The second article details a movement to create a system of voluntary “interstate reciprocity” in which states agree to accept credit for college courses completed online in other states because they meet an agreed-upon set of standards. This would be similar to already existing reciprocity agreements in areas such as teacher licensing, for example, which allow a teacher working in another state to teach in Utah without being required to start over and get a Utah teacher’s license. With reciprocity agreements in place, digital learning opportunities in higher education would be expanded to young people who would not otherwise have access to them.

These are just a few of the many examples of how digital learning is changing education for the benefit of children. It makes one wonder about the thinking and priorities of those who claim to represent the education community while seeking to oppose or delay[1] digital learning innovations.

[1] See positions on SB 79 – Student-centered Learning Pilot Program, on page 11.

Utah showing how digital learning can make public schools more cost-effective

800px-Lewis_Hine,_Boy_studying,_ca._1924As noted in a recent news story in The Salt Lake Tribune, Utah has begun a move away from traditional textbooks to digital textbooks (aka e-books) that is “gaining speed.” These e-books are “cheaper, more up to date and interactive,” and most importantly, “better [suit] the needs of today’s tech-savvy learners” (i.e., children).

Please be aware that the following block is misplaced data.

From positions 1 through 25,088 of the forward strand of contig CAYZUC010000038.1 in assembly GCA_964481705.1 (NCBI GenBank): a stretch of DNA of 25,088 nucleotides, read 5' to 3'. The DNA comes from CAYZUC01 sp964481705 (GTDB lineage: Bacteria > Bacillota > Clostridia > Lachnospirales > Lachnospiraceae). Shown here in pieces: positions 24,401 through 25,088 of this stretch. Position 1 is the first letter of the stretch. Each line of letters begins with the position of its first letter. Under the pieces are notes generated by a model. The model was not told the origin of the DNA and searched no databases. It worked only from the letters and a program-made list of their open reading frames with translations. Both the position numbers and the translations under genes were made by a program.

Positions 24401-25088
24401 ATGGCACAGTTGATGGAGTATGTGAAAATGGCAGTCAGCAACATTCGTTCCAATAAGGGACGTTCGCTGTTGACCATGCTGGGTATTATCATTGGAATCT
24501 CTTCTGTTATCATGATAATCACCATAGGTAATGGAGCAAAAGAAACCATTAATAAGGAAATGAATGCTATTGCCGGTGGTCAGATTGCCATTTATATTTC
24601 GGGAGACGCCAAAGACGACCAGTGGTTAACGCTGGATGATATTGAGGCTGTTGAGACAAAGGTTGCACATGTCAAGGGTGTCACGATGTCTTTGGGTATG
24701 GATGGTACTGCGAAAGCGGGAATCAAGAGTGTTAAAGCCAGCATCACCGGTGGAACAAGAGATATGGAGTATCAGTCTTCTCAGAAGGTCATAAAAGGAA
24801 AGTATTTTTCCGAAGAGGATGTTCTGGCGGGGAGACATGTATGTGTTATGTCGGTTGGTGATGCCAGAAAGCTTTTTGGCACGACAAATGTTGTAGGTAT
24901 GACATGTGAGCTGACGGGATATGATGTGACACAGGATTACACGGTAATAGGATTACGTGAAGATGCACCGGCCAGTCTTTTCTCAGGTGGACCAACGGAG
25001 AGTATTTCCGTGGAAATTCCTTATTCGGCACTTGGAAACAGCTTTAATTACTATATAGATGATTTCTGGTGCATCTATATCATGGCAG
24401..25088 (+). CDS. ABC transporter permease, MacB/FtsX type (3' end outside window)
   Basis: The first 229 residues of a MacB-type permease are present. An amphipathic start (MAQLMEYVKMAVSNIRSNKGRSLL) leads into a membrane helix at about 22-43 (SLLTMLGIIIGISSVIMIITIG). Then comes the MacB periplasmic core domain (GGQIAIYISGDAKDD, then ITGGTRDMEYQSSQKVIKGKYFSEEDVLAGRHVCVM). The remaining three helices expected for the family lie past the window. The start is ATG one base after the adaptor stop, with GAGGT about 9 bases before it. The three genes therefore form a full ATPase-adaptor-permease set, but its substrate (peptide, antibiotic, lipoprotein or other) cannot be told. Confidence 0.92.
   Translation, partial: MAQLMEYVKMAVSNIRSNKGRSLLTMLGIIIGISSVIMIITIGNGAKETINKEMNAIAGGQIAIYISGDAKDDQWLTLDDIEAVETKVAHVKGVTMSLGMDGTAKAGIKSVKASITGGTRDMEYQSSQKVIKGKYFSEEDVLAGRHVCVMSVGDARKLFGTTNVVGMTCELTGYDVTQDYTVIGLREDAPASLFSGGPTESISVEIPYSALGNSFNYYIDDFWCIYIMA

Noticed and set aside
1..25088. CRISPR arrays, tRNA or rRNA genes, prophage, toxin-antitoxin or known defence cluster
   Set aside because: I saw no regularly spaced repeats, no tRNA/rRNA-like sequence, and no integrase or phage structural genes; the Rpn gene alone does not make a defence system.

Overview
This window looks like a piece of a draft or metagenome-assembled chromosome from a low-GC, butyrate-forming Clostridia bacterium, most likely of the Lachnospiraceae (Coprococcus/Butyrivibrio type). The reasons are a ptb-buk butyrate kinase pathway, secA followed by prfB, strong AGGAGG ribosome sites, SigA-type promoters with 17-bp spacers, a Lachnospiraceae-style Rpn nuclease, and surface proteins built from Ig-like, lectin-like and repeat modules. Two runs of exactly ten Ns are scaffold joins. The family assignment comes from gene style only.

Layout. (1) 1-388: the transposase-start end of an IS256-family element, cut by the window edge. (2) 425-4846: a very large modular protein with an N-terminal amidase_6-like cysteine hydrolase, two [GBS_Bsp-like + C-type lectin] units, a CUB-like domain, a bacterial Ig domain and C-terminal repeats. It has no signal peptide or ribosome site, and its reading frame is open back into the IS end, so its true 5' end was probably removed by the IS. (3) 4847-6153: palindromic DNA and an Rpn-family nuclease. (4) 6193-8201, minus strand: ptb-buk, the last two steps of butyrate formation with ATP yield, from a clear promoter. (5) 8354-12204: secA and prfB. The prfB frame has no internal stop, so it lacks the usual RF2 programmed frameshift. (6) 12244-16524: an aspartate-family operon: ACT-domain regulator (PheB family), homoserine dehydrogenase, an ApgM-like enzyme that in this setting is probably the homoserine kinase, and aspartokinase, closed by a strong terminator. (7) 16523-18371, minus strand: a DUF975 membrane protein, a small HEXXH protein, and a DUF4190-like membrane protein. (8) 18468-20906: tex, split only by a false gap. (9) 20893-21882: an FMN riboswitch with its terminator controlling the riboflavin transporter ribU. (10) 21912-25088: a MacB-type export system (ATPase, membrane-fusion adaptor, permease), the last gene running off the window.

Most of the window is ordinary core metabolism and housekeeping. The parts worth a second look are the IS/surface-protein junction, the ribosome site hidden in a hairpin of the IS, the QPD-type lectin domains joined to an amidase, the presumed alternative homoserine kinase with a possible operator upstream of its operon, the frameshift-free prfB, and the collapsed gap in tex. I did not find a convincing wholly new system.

In short, they are providing tools that help to educate children just as well as, if not better than, traditional methods, but for a much lower cost. As one person interviewed for the article put it,

They can continue to have [school] districts serve as a flow-through mechanism to funnel public money to textbook publishers, or they can redirect those funds into supporting master teachers and others and pulling together materials that are free.